Question for Short Debate
To ask Her Majesty’s Government what they consider to be the roles of the Energy Community and the Energy Charter in improving energy security and alternative supplies and sources of energy for the member states of the European Union and its neighbours; and what is the extent of United Kingdom involvement in both organisations.
I thank the Minister and his Whip, and the noble Lord, Lord Grantchester, for attending this debate and allowing me the unusual opportunity of knowing that there at least two people who will listen to what I say.
When I was appointed to the Energy and Environment Sub-Committee of the EU Committee—I make clear that I am speaking personally and not as a member of the committee—in the course of attempting to catch up with EU energy issues, I came across the Energy Charter and the Energy Community. This was at a time when the need for more and new sources and supplies seemed an urgent priority in the face of Russian actions in Ukraine and the ups and downs of the various new pipelines. The more I read, the more I felt there was more that we should know about both these organisations.
Both organisations may be familiar to other Members of the Committee but they were not so to me and indeed the more I looked into them the more questions arose than I have time to pose this afternoon—although I am not sure whether the personal time limit trumps the overall time limit for this debate. Should I sin in one direction, I shall assume that the overall time limit is what controls our proceedings.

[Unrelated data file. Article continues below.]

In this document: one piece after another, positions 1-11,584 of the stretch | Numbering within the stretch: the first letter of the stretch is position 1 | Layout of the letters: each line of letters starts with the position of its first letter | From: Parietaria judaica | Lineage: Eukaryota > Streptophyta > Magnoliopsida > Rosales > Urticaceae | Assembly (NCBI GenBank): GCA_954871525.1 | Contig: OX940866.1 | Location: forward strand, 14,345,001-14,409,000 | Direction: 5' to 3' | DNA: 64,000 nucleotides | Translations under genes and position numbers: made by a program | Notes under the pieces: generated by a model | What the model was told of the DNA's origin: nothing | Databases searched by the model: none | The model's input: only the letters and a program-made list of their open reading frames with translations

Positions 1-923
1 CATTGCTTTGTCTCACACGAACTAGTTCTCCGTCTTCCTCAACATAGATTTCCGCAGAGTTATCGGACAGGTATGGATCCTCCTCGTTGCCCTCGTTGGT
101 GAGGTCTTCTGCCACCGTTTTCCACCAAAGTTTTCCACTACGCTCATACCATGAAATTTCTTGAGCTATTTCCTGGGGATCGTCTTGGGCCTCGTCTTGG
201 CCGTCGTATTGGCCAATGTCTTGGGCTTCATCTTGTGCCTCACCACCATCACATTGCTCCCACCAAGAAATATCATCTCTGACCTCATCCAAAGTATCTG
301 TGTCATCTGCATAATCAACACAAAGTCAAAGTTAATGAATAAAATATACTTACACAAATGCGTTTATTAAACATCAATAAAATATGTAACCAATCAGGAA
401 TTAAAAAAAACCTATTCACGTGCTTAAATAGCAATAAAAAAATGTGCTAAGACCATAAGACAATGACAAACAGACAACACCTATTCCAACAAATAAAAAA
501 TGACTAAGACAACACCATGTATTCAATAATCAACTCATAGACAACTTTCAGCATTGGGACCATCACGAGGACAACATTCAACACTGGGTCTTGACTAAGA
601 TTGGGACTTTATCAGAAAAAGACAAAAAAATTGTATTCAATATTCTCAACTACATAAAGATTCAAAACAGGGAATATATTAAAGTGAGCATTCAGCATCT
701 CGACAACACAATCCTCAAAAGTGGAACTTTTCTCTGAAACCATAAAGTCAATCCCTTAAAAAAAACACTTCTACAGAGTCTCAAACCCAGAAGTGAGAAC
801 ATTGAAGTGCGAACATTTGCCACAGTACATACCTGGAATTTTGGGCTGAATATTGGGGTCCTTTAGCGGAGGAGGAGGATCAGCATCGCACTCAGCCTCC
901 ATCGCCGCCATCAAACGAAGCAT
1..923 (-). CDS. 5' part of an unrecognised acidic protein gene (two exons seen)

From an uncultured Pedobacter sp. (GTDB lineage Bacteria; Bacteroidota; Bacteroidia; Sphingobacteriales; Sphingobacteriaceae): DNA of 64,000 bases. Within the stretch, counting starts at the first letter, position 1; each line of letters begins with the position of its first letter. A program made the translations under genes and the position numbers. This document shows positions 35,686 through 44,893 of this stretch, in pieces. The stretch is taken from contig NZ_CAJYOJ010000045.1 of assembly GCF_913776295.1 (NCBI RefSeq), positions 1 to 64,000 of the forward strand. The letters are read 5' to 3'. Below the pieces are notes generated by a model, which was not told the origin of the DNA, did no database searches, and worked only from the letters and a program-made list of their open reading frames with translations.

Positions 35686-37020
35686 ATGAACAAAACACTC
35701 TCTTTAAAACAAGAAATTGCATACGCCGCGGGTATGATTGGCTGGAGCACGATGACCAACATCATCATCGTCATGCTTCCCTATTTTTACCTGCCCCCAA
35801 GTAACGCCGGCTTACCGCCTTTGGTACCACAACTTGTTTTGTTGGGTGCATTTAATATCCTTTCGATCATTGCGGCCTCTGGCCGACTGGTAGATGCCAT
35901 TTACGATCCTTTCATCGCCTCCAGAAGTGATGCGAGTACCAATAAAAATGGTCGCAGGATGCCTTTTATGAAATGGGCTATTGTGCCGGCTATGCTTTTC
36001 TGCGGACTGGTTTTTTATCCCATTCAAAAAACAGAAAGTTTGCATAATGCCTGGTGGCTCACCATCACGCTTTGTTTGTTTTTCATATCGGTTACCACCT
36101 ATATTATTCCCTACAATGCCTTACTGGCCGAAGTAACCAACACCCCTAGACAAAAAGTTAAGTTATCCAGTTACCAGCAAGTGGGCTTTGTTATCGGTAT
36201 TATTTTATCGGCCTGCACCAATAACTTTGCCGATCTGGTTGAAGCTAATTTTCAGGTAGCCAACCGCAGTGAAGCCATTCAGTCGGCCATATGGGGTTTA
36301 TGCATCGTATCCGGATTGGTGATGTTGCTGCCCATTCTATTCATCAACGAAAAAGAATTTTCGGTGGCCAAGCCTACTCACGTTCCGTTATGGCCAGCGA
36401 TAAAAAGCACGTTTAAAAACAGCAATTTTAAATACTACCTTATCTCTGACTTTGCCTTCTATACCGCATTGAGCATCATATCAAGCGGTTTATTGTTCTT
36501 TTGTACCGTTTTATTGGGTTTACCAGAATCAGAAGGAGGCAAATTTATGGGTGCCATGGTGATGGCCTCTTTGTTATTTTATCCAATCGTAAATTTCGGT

I turn first to the Energy Community. This is an international body dealing with European energy policy. It was established by a treaty signed in Athens in October 2005 that came into force in July 2006. The parties are the European Union and eight other countries of south-east Europe, the Black Sea region and beyond. It seeks to extend the European Union internal market rules to interested non-EU countries in Europe and beyond. Its own website says that the role of the community is to:
“Attract investment in power generation … Create an integrated energy market allowing for cross-border energy trade … Enhance the security of supply … Improve the environmental situation in relation with energy supply … Enhance competition”.
Those are all aims to which I presume the United Kingdom Government would subscribe.
Although the European Union is the party to the treaty, not the individual states of the Union, all the European Union states may take part in the various institutions of the Energy Community. I was therefore a little surprised by the Answers that I received to a number of Written Questions which I put down in the previous Parliament. In asking who represented HMG in the gas, oil and social fora of the Energy Community, I was told that the UK does not participate in those fora and that the EU Commission represents the EU member states’ position. I also asked who was our non-voting representative on the Energy Community regulatory board. I was told that we were not represented and that the European Commission represented the EU member states. I asked who was our representative on the Permanent High Level Group of the Energy Community and was told that an official from the Department of Energy and Climate Change attends this group when issues to be discussed require the United Kingdom’s attendance. Lastly, I asked who attended as our representative at the annual Ministerial Council and was told that it was an official from the department.
Although those Answers were in many ways a welcome recognition of the role of the European Union in these matters, I must ask the Minister, if our participation is so limited, what our assessment is of the value of the organisation. Is there not a case for greater United Kingdom involvement given our interest in the security of supply, not just in the United Kingdom but in the European Union and its neighbours as a whole?